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Full Impact Of Kansas Local Election Change Might Take Years

Hugo Phan
KMUW/File photo

Kansas saw a jump in voter turnout in many areas this year as local elections were moved from the spring to the fall, but there could be an even larger long-term impact.

Shawnee County saw voter turnout jump from 14 percent four years ago, to more than 19 percent this year. That’s still low compared to the presidential election last year, but County Election Commissioner Andrew Howell believes this election won’t show the full effect of the change. He suspects more voters may cast ballots in future years as they get in the habit of voting every fall.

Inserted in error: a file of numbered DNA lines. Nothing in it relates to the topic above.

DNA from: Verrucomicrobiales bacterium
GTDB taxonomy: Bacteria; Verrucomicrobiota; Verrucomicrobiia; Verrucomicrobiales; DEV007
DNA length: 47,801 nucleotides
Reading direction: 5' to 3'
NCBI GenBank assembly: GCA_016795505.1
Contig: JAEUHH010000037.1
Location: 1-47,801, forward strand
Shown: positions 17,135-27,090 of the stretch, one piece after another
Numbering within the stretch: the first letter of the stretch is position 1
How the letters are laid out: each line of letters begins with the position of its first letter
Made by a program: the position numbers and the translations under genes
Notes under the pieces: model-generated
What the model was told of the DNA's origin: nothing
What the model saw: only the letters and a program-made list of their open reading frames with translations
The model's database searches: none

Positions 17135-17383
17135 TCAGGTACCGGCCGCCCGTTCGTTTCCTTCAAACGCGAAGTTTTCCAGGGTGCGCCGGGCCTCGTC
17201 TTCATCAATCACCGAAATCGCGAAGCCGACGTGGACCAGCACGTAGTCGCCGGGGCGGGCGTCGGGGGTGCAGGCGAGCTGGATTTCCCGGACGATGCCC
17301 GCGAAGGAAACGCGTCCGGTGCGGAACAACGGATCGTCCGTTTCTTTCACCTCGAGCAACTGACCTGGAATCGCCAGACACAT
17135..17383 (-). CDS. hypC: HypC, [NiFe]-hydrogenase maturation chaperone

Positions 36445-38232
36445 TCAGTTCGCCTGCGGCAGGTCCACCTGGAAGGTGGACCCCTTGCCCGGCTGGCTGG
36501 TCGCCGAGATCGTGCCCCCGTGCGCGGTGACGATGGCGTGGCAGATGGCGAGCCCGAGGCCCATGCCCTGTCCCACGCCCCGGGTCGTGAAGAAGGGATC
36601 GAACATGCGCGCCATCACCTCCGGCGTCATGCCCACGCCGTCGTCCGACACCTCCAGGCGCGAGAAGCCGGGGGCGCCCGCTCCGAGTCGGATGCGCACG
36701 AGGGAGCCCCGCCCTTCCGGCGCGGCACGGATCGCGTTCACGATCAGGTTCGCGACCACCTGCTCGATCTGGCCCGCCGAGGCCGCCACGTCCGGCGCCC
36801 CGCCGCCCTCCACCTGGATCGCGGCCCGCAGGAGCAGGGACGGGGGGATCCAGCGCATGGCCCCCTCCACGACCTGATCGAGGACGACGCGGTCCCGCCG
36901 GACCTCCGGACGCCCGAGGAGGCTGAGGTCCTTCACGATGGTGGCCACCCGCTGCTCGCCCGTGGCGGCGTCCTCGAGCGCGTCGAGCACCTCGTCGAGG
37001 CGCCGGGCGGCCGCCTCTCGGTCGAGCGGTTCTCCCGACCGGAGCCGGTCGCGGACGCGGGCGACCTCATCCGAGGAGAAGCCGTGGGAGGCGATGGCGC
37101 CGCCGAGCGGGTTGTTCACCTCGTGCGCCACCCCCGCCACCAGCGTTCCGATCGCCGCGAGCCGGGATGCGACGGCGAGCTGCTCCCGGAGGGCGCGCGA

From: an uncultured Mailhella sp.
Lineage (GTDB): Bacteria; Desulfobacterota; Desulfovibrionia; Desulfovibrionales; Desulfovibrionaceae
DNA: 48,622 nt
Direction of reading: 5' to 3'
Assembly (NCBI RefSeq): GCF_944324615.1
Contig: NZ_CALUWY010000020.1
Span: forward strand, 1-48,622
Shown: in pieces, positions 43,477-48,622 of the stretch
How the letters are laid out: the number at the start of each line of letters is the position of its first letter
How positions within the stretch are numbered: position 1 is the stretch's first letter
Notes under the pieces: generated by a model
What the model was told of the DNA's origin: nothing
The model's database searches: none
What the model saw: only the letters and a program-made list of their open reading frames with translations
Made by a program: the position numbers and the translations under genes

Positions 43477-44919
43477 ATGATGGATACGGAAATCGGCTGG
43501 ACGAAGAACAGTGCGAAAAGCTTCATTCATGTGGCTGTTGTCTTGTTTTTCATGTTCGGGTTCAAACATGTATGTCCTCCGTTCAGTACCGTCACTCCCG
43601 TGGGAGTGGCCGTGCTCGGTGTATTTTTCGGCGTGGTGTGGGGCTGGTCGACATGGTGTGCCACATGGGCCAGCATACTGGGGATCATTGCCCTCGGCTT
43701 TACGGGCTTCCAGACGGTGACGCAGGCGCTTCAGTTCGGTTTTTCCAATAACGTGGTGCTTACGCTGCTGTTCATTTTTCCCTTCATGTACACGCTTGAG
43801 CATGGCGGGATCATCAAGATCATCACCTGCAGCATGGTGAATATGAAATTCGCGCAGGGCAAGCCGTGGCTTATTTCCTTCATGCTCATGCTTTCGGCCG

“It does take time for people to recognize ‘I didn’t realize there was an election in November.’ As people become more aware of it over time, I do think it will have some cumulative effect there as well,” Howell said.

Johnson, Wyandotte and Douglas counties also saw bumps in voter turnout this year. Sedgwick County turnout was flat compared to two years ago, but up slightly compared to 2013.?


Stephen Koranda is Statehouse reporter for Kansas Public Radio, a partner in the Kansas News Service. Follow him on Twitter @KPRKoranda.

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